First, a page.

Creation/Revision Date: December 10, 2009
December 11, 2009
Barry Straube, M.D., Director and Chief Medical Officer
Office of Clinical Standards and Quality
Centers for Medicare and Medicaid Services
Department of Health and Human Services
Hubert H. Humphrey Building
7500 Security Boulevard
Baltimore, MD 21244-1850
Re: Assessment of the End Stage Renal Disease Network Program
Dear Dr. Straube,
The Renal Physicians Association (RPA) is the professional organization of nephrologists whose goals are to ensure optimal care under the highest standards of medical practice for patients with renal disease and related disorders. RPA acts as the national representative for physicians engaged in the study and management of patients with renal disease. We are writing to provide comments on selected portions of the CMS OCSQ Assessment of the End Stage Renal Disease Network (ESRD) Program.
Overall RPA is supportive of the concepts set forth in the document, and in particular for the need to ensure that the activities specified in the Network Scope of Work accurately reflect the complexity of the ESRD Network Program and the overall goals of the Network Program in improving care for ESRD patients.
RPA strongly supports the concept of maintaining the ESRD Network’s status as independent organizations that are focused on the best care for patients with ESRD and kidney transplants. We believe that subsuming these organizations under the auspices of the Quality Improvement Organizations (QIOs) or other organizations as a matter of policy is not in our patients’ best interest.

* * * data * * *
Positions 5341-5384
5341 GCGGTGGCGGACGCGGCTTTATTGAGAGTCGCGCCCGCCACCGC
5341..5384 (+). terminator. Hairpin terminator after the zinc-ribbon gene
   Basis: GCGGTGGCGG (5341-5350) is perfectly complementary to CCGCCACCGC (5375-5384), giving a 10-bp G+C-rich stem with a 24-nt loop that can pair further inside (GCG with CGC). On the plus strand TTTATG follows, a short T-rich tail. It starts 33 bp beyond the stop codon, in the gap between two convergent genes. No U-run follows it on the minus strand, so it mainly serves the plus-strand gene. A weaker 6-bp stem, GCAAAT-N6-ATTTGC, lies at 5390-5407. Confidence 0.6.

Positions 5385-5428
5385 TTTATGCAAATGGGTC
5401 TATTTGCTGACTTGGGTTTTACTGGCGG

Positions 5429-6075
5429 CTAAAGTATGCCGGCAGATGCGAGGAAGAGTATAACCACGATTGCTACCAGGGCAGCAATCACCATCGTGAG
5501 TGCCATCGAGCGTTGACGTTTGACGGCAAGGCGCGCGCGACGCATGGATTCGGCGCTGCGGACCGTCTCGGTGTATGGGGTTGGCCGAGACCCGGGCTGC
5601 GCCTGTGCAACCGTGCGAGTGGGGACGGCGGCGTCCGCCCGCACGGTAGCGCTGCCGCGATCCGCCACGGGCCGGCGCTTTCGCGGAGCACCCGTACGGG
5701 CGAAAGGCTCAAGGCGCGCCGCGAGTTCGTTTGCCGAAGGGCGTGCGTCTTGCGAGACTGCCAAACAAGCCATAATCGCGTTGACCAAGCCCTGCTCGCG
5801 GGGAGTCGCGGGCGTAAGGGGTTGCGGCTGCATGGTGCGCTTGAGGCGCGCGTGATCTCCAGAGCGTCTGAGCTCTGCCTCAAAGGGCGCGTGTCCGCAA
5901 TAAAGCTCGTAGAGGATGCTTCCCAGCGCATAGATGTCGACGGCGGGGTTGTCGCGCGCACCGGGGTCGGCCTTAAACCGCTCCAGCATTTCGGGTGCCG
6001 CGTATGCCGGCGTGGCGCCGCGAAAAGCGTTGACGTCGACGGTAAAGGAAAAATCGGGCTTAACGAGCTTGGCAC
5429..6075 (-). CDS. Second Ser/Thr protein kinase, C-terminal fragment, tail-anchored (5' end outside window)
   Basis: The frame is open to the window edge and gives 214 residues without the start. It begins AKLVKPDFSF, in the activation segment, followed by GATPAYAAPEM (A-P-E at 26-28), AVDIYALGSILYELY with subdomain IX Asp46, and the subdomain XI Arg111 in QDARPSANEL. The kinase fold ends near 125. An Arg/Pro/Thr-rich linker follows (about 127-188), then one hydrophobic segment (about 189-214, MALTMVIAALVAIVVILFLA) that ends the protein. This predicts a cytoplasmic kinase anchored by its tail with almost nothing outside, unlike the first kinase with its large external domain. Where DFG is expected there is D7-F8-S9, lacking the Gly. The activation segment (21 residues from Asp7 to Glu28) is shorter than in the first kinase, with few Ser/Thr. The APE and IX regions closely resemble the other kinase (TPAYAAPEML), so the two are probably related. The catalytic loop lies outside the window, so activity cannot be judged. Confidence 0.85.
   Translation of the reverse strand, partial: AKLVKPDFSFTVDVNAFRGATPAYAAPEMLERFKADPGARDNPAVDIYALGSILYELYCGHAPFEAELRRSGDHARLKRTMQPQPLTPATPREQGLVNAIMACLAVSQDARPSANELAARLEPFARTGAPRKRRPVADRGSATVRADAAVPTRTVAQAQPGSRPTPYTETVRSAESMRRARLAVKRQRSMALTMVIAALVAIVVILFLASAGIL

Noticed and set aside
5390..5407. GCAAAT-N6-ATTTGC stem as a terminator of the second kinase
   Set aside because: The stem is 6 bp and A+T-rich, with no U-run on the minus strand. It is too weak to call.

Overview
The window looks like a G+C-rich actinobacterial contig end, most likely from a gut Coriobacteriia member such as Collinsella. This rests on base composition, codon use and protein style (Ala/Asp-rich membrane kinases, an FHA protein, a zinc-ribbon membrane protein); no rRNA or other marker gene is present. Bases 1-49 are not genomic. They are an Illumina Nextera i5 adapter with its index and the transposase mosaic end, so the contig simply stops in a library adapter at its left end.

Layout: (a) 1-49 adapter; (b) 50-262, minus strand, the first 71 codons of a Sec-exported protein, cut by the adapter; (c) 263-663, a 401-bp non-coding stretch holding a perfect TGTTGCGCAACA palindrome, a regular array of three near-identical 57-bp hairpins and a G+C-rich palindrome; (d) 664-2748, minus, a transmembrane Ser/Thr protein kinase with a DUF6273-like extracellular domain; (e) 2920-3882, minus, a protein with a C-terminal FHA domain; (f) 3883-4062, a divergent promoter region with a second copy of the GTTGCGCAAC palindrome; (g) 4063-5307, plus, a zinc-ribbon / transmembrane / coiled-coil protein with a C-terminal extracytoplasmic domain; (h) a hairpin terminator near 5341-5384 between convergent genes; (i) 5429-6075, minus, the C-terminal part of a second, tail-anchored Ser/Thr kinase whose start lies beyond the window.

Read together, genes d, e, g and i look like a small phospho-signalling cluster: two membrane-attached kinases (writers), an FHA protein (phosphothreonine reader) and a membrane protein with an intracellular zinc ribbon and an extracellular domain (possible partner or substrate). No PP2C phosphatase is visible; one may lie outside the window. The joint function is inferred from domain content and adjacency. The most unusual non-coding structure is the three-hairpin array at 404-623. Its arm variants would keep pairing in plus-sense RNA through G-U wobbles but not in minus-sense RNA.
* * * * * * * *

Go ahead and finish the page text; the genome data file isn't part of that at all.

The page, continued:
The Overarching Goals of the Network Program
RPA encourages the concept that the primary focus of the ESRD Networks is to provide quality oversight of the ESRD program and serve as an advocate for Medicare beneficiaries with ESRD. Under the Social Security Act, the ESRD Networks are intended to provide support to both ESRD patients and facilities. While the Networks need to provide technical support to facilities with regard to issues related to improving quality of care, the Networks’ role should not be to advocate for the facilities, but rather to advocate for patient needs to facilitate improved care.
Funding of the Network Program
RPA strongly believes that there should be increased funding for Network activities. The current funding for Network activities, unchanged on a per-treatment basis since the program’s inception (at $0.50 per treatment), represents a major obstacle to achieving effective quality improvement. Although the absolute dollar amount has increased as the number of patients with ESRD has increased, the quality requirements have grown to an even greater extent, and as a result the funding level has proportionately fallen in inflation-adjusted dollars. In addition, neither the accounting nor the financial support for the $0.50 per treatment has been transparent—this is an obvious shortcoming in the execution of fiduciary responsibility in this area that should be addressed. RPA would recommend that CMS consider that creation of a separate fund earmarked for Network activity would be the most appropriate and effective process for addressing these issues.
Prioritization of Network Activities
RPA encourages CMS to prioritize Network activities. It will not be possible for the Networks to accomplish an unlimited number of tasks, particularly if funding levels are not increased. Prioritization would provide direction to the Networks and assist them in ensuring that the most top-level tasks and objectives are achieved. To this end, RPA believes that the most important priorities should include:
a. Support for QI at the facility and physician levels – networks must produce products that demonstrably improve performance and process;
b. Support for insuring patient accessibility to dialysis and transplant care
c. Support for meaningful patient grievance processes that are patient centered but objective, accurate, and fair to all parties.
Focus of Quality Improvement Activities